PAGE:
Like so many sole traders, Emily Turnbull has been relying on the JobKeeper wage subsidy to survive.

Key points:

  • Sole traders fear changes to JobKeeper due at the end of September
  • They say it’s too soon and the reduced amount “is not going to be enough to live”
  • One economist predicts JobKeeper recipients will move into paid work

“It’s basically my only source of income at the moment,” she said.

The 28-year-old and her partner run Magical Princess Entertainment in Melbourne, which hires out actors to play princesses at children’s birthdays and other events.

In December, they were booked for up to 30 parties each weekend.

“So our company was really, really booming last year and for us to go basically to nothing is really difficult,” Ms Turnbull said.

Lockdowns in Melbourne and social distancing rules saw the business shut down in March.

“The first thing that a child wants to do is run up and hug you. That’s because they really believe that you are the real princess.”

For Ms Turnbull, the decrease in the JobKeeper payment later this month is another blow.

“I don’t know what we’re going to do. It’s not going to be enough to live,” she said.

“It’s not enough to pay bills and pay rent and afford food.”

The changes to JobKeeper that passed the Parliament this week will see the fortnightly payment for full-time employees decrease from $1,500 to $1,200 on September 28.

On January 4, it will drop again, to $1,000 a fortnight until March 28.

Ms Turnbull said for small businesses like hers, the drop in support would be crushing.

“They need to keep it at the same rate because not everyone is going to be able to return to work in the next couple of months,” she said.

More than 1m people come off JobKeeper this year

According to the Federal Government’s most recent budget update, more than 3.5 million people are currently receiving JobKeeper.

The Department of the Treasury expects 2.24 million people will still be receiving the payment in December, meaning 1.25 million people will likely lose the subsidy before the end of the year.

“On the whole, we’d expect most people who have moved off JobKeeper to be moving back into paid employment,” Grattan Institute economist Brendan Coates said.

“We’ve seen a recovery in employment in most states.

“It’s stalled, obviously in Victoria and to a lesser degree in New South Wales, but there’s been strong jobs growth in the other states.”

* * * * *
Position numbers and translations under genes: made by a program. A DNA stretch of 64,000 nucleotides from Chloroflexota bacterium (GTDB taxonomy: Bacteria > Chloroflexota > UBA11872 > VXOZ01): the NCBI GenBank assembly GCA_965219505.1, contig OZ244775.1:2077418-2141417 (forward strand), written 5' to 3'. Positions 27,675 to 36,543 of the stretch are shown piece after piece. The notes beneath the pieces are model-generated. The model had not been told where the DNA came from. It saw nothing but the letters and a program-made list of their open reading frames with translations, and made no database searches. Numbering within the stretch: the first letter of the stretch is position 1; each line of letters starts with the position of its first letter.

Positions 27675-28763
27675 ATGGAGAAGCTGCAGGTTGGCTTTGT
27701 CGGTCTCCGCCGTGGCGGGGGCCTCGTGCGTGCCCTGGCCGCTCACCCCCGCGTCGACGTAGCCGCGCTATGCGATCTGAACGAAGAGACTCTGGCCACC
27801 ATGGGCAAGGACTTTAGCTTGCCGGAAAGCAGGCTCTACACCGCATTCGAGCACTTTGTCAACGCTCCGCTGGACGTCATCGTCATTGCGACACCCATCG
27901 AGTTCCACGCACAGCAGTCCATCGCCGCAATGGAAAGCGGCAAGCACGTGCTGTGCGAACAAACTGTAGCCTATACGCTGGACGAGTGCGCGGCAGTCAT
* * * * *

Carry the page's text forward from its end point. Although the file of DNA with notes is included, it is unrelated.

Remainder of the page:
While there are hopes those coming off JobKeeper will find paid work, some business leaders fear the change is happening too soon.

“I think it is too premature for the Government to reduce those rates,” chief of the Small Business Association of Australia Anne Nalder said.

“Taking this amount of money [out of the economy] — I don’t think is a very wise decision at this point. It’s too early,” she said.

Both JobKeeper, JobSeeker available for some workers

The reduction of the JobKeeper rate for full-time employees is not the only upcoming change.

From October, there will be a second tier of JobKeeper payment for part-time employees, which will see them paid $750 a fortnight.

Recipients in that category may also be able to claim a part-payment on the JobSeeker unemployment benefit.

Because of that change, the Department of the Treasury does not know for sure how many more people will join JobSeeker.

The Government had previously forecast at least 345,000 more people would sign up for the unemployment benefit by the end of the year.

Ms Nalder said she believed the JobKeeper rate should not change until March 2021.

“By then we will have a very clear picture … as to where we are heading,” she said.

Roger Davy said many entertainment businesses would not survive the drop in JobKeeper.(Supplied: Roger Davy)

On the Gold Coast, small business owner Roger Davy could not agree more.

“I really believe that JobKeeper should stay at the full rate, until at least March next year,” he said.

Mr Davy is a singer who runs a corporate entertainment business, Vavachi Entertainment. He has not performed since mid-March.

“JobKeeper has been an absolute lifeline for my business,” he said.

He said lowering the rate after September will make it a struggle to meet ongoing costs, such as public liability insurance and website upgrades.

“It’s going to create even more stress,” he said.

Mr Davy said he believed the Government should establish different guidelines for specific industries.

He believes the entertainment industry, which has been hit especially hard by social distancing rules, has been left behind.

“Once the end of September comes along and they reduce the JobKeeper payment as well as everything else, there are a lot of businesses that won’t come back,” Mr Davy said.

Emily Turnbull and partner Rikky Kincaid are determined to keep their entertainment business open.(ABC News: Patrick Stone)

Ms Turnbull is determined her business will survive, and princesses will once again be visiting kids all over Melbourne, but the question is when.

“I don’t even think we’ll be able to operate this year at all. Maybe next year if we’re lucky,” she said.

She hopes the lower JobKeeper payment will be enough to keep her afloat.

“I don’t know where the future lies … I don’t know where it’s going,” Ms Turnbull said.

“I just want to get back to doing what I love.”

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